It all starts with sudden fever, intense weakness, muscle pain, sore throat and before you know it, the doctor drops the bombshell; you are suffering from Ebola.
The simplicity with which Ebola symptoms engulf a healthy human being sounds straightforward.
However, as the disease progresses, attacking one organ after the other, systematically degrading the body’s ability to stay alive, and the culmination of an attack is predictable: death.
According to the World Health Organisation (WHO), everyone should maintain a keen eye on such symptoms, as well as the progressive stages that present with diarrhoea, vomiting and bleeding from the body’s orifices.
According to Dr Kizito Lubano of Kenya Medical Research Institute (KEMRI), Ebola infects humans through close contact with infected individuals. The source of the virus has originally been determined to be animals like chimpanzees, gorillas, monkeys, baboons, forest antelopes and fruit bats.
“It spreads through a population through direct contact with infected blood, bodily fluids or organs, or even indirectly through contaminated surfaces in the environment,” he says.
“Even the dead body of an Ebola victim is highly contagious and if not handled well can lead to subsequent infections.”
Kizito points out that the incubation period, the time between the moment the virus enters the body and when the first symptoms emerge, is between two days to two weeks.
Though WHO has documented that the disease occurs primarily in places near tropical rain forests, outbreaks have been reported before in Sudan, as well as in neighbouring Uganda.
Currently, Guinea, Sierra Leone, Liberia and Nigeria have been affected by the grip of the virus. In what experts describe as the worst Ebola outbreak, over 1,300 deaths have been recorded and some 700 people are receiving treatment for the disease.
Kenya’s ministry of health has told the media that it is working hard to keep off the disease from country’s borders. It is however worrying that flights into and out of the countries currently experiencing the scourge have not been halted.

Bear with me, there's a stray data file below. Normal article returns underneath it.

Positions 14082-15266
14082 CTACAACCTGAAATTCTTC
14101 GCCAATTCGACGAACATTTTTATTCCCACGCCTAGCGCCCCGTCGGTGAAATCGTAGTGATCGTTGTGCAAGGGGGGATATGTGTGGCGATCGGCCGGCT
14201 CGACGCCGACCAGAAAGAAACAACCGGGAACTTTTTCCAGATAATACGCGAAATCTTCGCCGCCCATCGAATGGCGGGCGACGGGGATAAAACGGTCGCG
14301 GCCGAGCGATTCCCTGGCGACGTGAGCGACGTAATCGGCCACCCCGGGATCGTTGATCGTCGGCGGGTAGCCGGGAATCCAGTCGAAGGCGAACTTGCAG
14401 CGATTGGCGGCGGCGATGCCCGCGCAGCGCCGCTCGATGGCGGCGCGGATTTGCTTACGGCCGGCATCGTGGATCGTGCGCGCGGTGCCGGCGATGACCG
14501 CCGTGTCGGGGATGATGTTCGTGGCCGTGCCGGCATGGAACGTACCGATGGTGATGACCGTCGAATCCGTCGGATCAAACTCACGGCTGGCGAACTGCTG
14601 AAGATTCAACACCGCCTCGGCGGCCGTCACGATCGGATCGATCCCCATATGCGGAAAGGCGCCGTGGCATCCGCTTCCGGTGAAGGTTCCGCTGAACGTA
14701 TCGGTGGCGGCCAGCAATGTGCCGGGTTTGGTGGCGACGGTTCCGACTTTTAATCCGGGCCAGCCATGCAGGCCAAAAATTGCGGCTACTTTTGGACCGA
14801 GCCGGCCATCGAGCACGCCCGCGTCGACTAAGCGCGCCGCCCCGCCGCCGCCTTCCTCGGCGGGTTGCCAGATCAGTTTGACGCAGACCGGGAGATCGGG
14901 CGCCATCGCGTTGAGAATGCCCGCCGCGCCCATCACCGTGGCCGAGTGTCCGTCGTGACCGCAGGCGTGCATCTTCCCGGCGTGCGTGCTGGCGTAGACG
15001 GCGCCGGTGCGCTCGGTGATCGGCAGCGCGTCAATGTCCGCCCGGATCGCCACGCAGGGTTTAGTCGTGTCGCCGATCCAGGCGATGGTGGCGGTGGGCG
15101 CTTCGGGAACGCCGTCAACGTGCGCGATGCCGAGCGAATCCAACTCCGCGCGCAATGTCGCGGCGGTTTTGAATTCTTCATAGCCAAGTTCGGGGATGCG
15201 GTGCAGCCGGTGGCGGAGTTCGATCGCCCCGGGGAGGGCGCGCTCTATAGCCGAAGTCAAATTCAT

The primary method to avoid being infected with Ebola, says Kizito, is to avoid contact (at all costs) with any infected individuals. This would also mean avoiding touching anything that has been in contact with the sick.
So virulent is Ebola that even doctors wearing protective gear and health workers doused with disinfectant liquid to kill the virus, still end up contracting and dying from the disease.
Infected individuals, even those showing signs of recovery and remission, remain infective for as long as seven weeks.
So far, the outbreak in West Africa has killed between 50-60 per cent of infected individuals. Medicins Sans Frontieres (MSF) has issued a warning that it is a race against time to control the number of people who are coming into contact with sick individuals.
The incubation period means that individuals could infect many others before they are discovered to harbour the virus when the symptoms kick in.
The first line of defense, especially for Kenyans, would be to remain watchful and report any incidences.
Dr Kizito says that if one suspects an infection, they should first isolate themselves from others and immediately call for medical help. There are neither vaccines nor drugs against the virus. However, some drug therapies have been used before to help sick individuals get into remission.
Care should be taken, especially by travellers who frequent West and Central Africa where the virus has previously been reported.